Friday, 19 July 2013

Attachment and bonding in adoption

Here is a little something I sent to a friend asking about attachment and bonding and the differences between our experience as adoptive parents and a "typical" (if there even is such a thing) bio-parent. This followed a discussion about adoption disruptions and the challenges of integrating a second adopted child into the family, especially an older child.

When you adopt, you don't usually have the same attachment and bonding options as when you give birth to a child.  The things you, as a bio-mum, did in the first few months with your child (including breastfeeding-if you did- and things like holding your child, smiling at him, picking him up and soothing him when he cries, holding him close to you when he sleeps, etc) all create a feeling of safety for a child.  As adoptive parents to J, we were lucky that she was from a good orphanage and a great foster family, who helped her feel secure and loved.  It was very difficult for us when we received her, as she grieved her Foster family for a long time, but we used modified "attachment parenting" methods, with her and we were successful in securing a good, healthy bond (which is the parental feeling towards the child) and attachment (child’s feeling towards the parent).  

In many situations, especially in second (or subsequent)  adoptions, a child will not “fit in” with the family, which is often a sign of an absence of bonding or attachment.  The older the child, the more likely that is to happen.  When we did the adoption course (in another province), they had an amazing exercise where they told the story of a child (I seem to remember they called her Sally).  As they went along and told her story, they tied a string to Sally's wrist connecting her to all of the people to whom she had formed attachments in her life (bio parents, siblings, grandparents, foster parents 1, foster parents 2, foster parents 3, etc, foster siblings, parents new significant others, etc).  Every time she experienced a return to a situation (i.e. return to mother’s care) a sting was also tied to her wrist. And every time she had to leave these people, the string connecting her to each one was cut.  At the end of the story, Sally had upwards of 250 (the number 277 sticks in my head) strings around her wrists.  Those were the number of attachments that she had created with the 30 or so people who came and went in and out of her life, and which had been broken.  The question at the end of it was: if you had this many broken attachments, would you trust anyone who comes into your life? Would you trust that people adopting you were going to be there for you no matter what and stay in your life? Would you take the emotional risk of attaching to them?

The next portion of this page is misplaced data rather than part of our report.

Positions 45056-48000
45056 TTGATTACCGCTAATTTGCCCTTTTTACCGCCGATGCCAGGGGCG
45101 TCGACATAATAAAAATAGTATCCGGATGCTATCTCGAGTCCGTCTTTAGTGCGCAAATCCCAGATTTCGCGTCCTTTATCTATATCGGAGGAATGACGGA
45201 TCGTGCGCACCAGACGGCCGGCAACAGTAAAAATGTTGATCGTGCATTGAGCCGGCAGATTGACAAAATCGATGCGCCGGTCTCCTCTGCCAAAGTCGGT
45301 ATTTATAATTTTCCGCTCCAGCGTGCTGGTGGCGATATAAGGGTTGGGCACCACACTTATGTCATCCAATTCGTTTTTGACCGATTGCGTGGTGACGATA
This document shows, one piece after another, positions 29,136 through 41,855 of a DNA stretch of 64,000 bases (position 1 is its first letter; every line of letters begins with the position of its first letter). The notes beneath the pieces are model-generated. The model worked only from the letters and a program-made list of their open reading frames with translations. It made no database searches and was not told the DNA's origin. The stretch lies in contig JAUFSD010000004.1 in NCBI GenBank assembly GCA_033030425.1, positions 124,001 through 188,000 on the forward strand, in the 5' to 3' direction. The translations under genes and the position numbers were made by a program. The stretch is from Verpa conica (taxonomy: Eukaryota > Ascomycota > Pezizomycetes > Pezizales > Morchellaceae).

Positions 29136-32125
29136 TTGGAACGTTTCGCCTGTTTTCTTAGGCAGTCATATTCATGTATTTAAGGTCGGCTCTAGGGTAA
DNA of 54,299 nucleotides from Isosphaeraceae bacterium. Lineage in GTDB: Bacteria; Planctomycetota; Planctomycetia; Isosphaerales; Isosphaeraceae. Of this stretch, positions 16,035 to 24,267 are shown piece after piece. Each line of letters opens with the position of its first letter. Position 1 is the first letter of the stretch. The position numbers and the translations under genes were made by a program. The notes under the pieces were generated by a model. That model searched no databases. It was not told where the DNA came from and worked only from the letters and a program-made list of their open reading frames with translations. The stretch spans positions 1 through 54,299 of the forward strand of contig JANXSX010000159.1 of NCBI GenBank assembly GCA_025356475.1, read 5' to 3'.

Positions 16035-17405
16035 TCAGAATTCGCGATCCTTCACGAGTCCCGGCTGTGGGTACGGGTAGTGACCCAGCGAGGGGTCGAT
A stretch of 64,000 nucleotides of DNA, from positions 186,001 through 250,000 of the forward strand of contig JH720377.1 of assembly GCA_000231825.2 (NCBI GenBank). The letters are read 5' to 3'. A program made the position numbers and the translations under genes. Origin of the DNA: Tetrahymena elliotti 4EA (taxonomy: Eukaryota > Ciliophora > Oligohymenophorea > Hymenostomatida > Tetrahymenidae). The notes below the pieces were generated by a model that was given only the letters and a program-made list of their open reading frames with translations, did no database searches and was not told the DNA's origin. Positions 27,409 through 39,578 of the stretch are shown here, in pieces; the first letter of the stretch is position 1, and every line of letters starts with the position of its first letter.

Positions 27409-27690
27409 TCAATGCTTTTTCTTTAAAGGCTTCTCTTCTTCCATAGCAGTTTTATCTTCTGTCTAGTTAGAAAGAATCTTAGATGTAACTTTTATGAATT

On the other hand, bonding can be challenging in itself.  Some bio-parents feel it difficult to bond at first, but it tends to resolve itself quicker than for adoptive parents.  I remember my “Ah-ha!” bonding moment, and it was about 6 months after we came home from China.  J had attached and adjusted very well,  so we decided to finally let her cry herself to sleep (this was contrary to main stream opinions which advise not to let an adoptive child cry themselves to sleep).  This is always a tough decision, but we felt she was ready.  As I left her bedroom that night, she cried hysterically.  I left the room calmly, but broke down like a blubbering elephant outside her door (as most parents do).  Then I had my ah-ha moment.  The reason I was so upset was not because her crying drove me nuts (as it had for the previous several months).  It was because she needed me and I couldn’t be there for her.  My heart bled, and it took everything I had not to go back in there.  All worked out well, and it was the best thing we ever did, but I still remember that day, for so much more than just the fact that we have no sleep issues even today.

Attachment and bonding can be so scary.  I'm glad things went (extremely) well with J, but nothing says that if we adopt again, we would be as lucky.

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